One of the major themes of the book is looking at Kings as a writer vs King as a brand - while King writes a variety of books, not just horror, he is most well known as a horror author that the 'King' brand is used for adaptions that are horror based. Horror movies emphasise King in their marketing, while 'serious' and non-horror adaptions shy way from King. Stories like Stand By Me and Shawshank Redemption avoided the King brand as much as possible, to avoid the correlation with horror stories, as they are not horror. He looks at how much is branded King also depends on how previously King branded things have sold - if 'King' is in vogue, then the branding of something as Stephen King (not matter how unrelated - such as The Lawnmower Man) is applied. When 'King' is not doing well the branding was avoided.

The book does a great in depth look at King, the adaptions and their impact on movies and each other.

There are some spoilers to his works. I am a part time reader of king, not one of King's a constant readers, so there was much in this book the 'spoiled' some of the books or adaptions I have not yet got to. That didn't concern me, but it may concern others interested in this book. So fair warning.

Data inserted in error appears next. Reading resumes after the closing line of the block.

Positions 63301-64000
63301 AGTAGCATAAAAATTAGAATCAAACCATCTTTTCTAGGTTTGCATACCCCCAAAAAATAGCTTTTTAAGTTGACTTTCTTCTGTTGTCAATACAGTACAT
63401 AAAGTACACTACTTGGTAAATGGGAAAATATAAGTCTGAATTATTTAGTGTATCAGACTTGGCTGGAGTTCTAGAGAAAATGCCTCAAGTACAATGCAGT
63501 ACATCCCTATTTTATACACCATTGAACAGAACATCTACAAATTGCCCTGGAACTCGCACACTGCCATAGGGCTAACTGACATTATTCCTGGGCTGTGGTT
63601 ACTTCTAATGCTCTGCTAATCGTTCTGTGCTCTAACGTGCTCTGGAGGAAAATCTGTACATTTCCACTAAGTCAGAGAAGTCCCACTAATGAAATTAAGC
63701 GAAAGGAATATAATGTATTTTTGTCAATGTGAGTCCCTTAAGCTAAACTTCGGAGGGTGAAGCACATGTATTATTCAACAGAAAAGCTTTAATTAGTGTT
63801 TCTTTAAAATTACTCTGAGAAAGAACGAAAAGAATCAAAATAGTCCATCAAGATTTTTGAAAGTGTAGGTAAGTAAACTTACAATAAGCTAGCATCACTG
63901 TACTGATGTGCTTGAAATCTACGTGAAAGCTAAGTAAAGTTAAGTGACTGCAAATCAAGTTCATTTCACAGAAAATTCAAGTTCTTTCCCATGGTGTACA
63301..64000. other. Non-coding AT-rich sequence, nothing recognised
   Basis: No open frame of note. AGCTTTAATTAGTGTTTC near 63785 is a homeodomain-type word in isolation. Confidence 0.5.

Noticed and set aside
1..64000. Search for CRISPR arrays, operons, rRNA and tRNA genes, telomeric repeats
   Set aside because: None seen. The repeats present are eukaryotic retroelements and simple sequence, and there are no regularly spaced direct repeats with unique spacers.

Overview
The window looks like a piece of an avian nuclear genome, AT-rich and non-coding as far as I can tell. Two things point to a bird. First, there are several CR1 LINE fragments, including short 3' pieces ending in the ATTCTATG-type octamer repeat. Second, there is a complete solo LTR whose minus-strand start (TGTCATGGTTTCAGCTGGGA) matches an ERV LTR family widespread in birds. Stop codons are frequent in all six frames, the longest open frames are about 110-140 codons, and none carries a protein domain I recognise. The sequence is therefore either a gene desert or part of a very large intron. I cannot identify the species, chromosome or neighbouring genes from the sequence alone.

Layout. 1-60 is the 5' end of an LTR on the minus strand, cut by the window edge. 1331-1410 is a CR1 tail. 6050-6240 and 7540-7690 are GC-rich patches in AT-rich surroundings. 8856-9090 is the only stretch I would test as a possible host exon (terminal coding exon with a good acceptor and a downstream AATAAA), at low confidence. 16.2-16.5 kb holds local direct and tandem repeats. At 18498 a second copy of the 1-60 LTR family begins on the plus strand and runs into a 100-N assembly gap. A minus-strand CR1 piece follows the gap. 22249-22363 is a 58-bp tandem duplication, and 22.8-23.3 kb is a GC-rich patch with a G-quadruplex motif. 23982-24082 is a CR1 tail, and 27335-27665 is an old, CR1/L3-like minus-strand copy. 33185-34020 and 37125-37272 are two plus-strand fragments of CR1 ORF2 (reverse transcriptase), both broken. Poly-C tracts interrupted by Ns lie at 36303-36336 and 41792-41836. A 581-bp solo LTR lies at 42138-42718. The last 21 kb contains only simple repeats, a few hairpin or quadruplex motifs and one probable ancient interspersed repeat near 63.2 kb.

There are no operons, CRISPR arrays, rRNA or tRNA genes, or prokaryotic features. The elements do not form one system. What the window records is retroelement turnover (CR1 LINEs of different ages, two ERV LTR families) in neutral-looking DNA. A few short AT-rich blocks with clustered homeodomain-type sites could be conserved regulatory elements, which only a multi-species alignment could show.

Narration by Peter Lerman is good. I had previously listened to another book he narrated and it was very stilted. This still has a small amount of that, but no where near the same amount. That makes me believe the fault was with the writing style of the other book, not Lerman. Generally here he is well paced, flows well and easy to listen to.

I was voluntarily provided this free review copy audiobook by the author, narrator, or publisher.

  • Overall
    4 out of 5 stars
  • Performance
    4 out of 5 stars
  • Story
    5 out of 5 stars

Interesting Listen

This is an audio book all about Stephen King and his works. It's quite academic and not fluffy, so if you're looking for something from Entertainment Weekly or such, then you'll not like this book. However, if you are a die hard SK fan then you should give this audio book a chance. It's quite lengthy but worth listening to.

I was given this free review copy audio book at my request and have voluntarily left this review.

  • Overall
    5 out of 5 stars
  • Performance
    5 out of 5 stars
  • Story
    5 out of 5 stars

An Entertaining if Verbose Stroll Down Memory Lane

Any additional comments?